+how to exclude directories when tarred to ta

May 17, 2011 at 14:17:28
Specs: aix
I need to exclude some directories, so when I shut down to do an upgrade, my tape backup will not take 4 hours to backup.

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#1
May 17, 2011 at 14:23:43
What backup software are you using? Have you looked at the man page?

How do you know when a politician is lying? His mouth is moving.


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#2
May 17, 2011 at 14:28:24
I have looked at the man page and I am using tar to do the tape backup. I am running AIX 5.3 on my box.

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#3
May 17, 2011 at 14:33:50
I am trying to exclude two directories, which are a total of 60 GB of data, but no luck so far.

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#4
May 17, 2011 at 14:45:17
I have looked at the man page and I am using tar to do the tape backup. I am running AIX 5.3 on my box.


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#5
May 17, 2011 at 17:13:00
It has been a very long time since I used TAR
but you should be able to create a list of all the files/directories you wish to archive
and use is -L option

Somthing along the lines of: tar -L MyList

There are more options that need to be set, but like I said it's been a long time.

MIKE

http://www.skeptic.com/


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#6
May 17, 2011 at 21:22:45
You might try something like this:

# untested
tar -cvf tararchive.tar $(find . -type d \( -name sct24 -o -name sct22 \) -prune -o -print)

From the current directory, the find command skips the sct22 and sct24 directories, but tars everything else into the tararchive.tar file. Maybe something like this will help you.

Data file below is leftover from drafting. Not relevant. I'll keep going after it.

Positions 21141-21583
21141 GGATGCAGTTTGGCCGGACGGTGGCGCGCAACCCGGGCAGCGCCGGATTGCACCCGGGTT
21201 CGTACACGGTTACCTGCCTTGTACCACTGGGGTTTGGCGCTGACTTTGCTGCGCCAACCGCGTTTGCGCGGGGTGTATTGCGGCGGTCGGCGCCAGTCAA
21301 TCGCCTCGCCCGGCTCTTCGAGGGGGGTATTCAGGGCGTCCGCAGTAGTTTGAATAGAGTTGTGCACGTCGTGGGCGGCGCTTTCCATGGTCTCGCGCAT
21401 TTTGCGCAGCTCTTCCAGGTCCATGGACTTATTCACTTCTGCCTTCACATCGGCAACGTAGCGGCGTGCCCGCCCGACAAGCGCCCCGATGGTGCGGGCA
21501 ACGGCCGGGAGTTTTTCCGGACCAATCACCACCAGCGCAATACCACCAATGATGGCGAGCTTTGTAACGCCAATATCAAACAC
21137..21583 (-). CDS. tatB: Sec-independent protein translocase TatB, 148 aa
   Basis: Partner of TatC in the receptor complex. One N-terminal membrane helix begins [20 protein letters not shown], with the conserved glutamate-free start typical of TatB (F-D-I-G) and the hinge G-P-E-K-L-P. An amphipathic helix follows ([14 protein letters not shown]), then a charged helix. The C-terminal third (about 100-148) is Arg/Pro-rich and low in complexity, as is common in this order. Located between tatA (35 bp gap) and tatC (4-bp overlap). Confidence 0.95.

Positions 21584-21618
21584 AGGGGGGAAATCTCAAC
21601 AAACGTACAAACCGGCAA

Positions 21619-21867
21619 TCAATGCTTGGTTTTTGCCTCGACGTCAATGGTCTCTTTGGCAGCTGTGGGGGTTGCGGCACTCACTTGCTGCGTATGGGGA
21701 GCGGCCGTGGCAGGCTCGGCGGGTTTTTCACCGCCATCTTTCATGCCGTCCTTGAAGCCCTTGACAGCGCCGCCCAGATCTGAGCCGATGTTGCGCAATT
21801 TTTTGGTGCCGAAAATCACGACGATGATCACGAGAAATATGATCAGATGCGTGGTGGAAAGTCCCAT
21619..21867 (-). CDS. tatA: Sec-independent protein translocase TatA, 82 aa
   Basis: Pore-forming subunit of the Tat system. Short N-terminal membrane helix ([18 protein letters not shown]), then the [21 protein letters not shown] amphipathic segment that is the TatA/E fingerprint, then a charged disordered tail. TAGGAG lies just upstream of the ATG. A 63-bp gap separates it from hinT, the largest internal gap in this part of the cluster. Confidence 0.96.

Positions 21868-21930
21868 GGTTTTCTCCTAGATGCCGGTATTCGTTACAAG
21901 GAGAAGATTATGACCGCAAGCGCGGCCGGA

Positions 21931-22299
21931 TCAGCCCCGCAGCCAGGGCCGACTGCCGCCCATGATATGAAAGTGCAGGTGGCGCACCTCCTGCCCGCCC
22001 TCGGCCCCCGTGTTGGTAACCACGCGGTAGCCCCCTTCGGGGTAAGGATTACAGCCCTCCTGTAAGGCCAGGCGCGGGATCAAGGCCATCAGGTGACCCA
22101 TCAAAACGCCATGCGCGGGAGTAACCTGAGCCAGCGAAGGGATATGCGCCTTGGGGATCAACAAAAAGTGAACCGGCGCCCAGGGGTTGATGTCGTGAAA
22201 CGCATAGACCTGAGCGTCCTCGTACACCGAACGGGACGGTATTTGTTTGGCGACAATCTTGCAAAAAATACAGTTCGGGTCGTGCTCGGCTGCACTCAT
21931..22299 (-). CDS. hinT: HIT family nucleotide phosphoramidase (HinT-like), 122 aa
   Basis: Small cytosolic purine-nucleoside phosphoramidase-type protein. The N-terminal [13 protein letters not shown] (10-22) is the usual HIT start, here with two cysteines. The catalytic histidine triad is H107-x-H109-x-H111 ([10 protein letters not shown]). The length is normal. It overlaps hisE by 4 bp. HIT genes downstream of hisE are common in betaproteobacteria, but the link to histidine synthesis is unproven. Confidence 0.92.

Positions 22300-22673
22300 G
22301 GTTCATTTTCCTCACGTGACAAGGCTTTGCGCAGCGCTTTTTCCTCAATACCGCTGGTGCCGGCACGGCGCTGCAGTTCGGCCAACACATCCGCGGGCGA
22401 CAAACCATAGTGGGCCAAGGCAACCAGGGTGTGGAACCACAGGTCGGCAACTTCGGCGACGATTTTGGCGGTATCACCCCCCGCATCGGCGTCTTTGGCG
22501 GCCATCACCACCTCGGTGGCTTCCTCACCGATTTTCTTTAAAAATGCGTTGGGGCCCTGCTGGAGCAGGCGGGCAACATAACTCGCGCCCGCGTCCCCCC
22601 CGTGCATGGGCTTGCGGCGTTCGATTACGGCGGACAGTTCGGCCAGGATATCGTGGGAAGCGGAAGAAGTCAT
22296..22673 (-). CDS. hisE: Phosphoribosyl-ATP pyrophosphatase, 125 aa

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#7
May 18, 2011 at 04:33:25
Right now, my backup command is tar -cvf /dev/rmt0 /u01 /u02 because I am backing up to the tape drive. Could the tar you posted be adjusted to backup to the tape drive? I appreciate any help you can provide.

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#8
May 18, 2011 at 08:59:21

#!/bin/ksh

# untested
tar -cvf /dev/rmt $(find /u01 /u02 -type d \( -name sct24 -o -name sct22 \) -prune -o -print)

Something like the above command probably will work. Of course, you need to replace my example directories with yours.

But I would make sure the find command is actually working the way you think it should. I would redirect the output of the find command to a file:

# untested
find . -type d \( -name sct24 -o -name sct22 \) -prune -o -print > /tmp/myfile.txt

and verify that the directories are really eliminated from /tmp/myfile.txt. I'd also spot check and make sure the directory and file objects I want to be there actually are.


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#9
May 18, 2011 at 13:23:50
I think that is close, but some character is causing an end of file error. I think I can work with that. Thank-you for the info

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